Following yesterday’s part 1, here’s part 2:
Something a little different
It was great to see Thomas Mogford shortlisted for the CWA’s John Creasey Dagger in 2013. With a protagonist based in Gibraltar it would be too easy to assume his books are Gibraltar-based. What marks out Mogford is a choice of setting for the ex-pat world and places of lower taxation. Where his shortlisted debut Shadow of the Rock took Spike Sanguinetti to Morocco, Sign of the Cross sees Sanguinetti in Malta where all is not well with one arm of his family. These are classic crime novels in style and do not suffer from the sometimes over-indulgent 400+ pages.
Marianne Wheelaghan’s The Food of Ghosts is set in Tarawa, a coral atoll in the middle of the Pacific. Again, the style is classic crime but what shines here is Wheelaghan’s sympathy for another culture and fish-out-of-water, normally Edinburgh-based DS Louisa Townsend’s reunion with her distant family.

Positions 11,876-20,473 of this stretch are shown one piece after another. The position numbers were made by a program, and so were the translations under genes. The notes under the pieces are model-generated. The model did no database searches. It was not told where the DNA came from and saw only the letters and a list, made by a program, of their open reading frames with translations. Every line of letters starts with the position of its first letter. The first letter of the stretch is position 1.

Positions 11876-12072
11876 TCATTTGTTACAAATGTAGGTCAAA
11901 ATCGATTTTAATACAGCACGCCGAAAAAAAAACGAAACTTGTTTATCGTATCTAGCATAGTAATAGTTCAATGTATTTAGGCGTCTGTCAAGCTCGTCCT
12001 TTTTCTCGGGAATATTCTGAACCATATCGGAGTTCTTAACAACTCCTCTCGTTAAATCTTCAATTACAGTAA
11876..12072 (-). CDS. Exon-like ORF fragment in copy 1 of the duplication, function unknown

A D Garrett is the pen name of writing partnership Margaret Murphy – lovely to see her back in print – and forensics expert Professor Dave Barclay. In their first outing, Everyone Lies, the forensic detail infuses the novel with more realism and Murphy’s storytelling ability is well on show.
Elizabeth Haynes’s third novel Human Remains throws light into the work of a civilian police analyst in an investigation. Described as a ‘hymn to all the lonely people’, analyst Annabel’s own life is very close to those who fall victim when alone and unnoticed. It adds an extra and fascinating dimension to what is a gut wrenching tale of sadness at its heart. Moving to a new publisher with Under a Silent Moon (out now in e format), it will be interesting to see what Haynes does next.
Tom Vowler’s What Lies Within is simply stunning. In a remote Devon farmhouse, the equilibrium in the lives of Anna and her family is suddenly thrown off balance. Vowler charts a much less-chosen path in this one and writes from the female point of view too. Exceptional.
Recommended: do not sit down and read this one on Boxing Day as Colette McBeth’s Precious Thing may leave you surveying your presents and questioning all the relationships behind them. The style may prove a challenge but the plotting is exquisite. If you’re not the most secure of people, you have been warned.
More tomorrow. (This series of posts is also being used as a bit of catch-up after some absence in 2013.)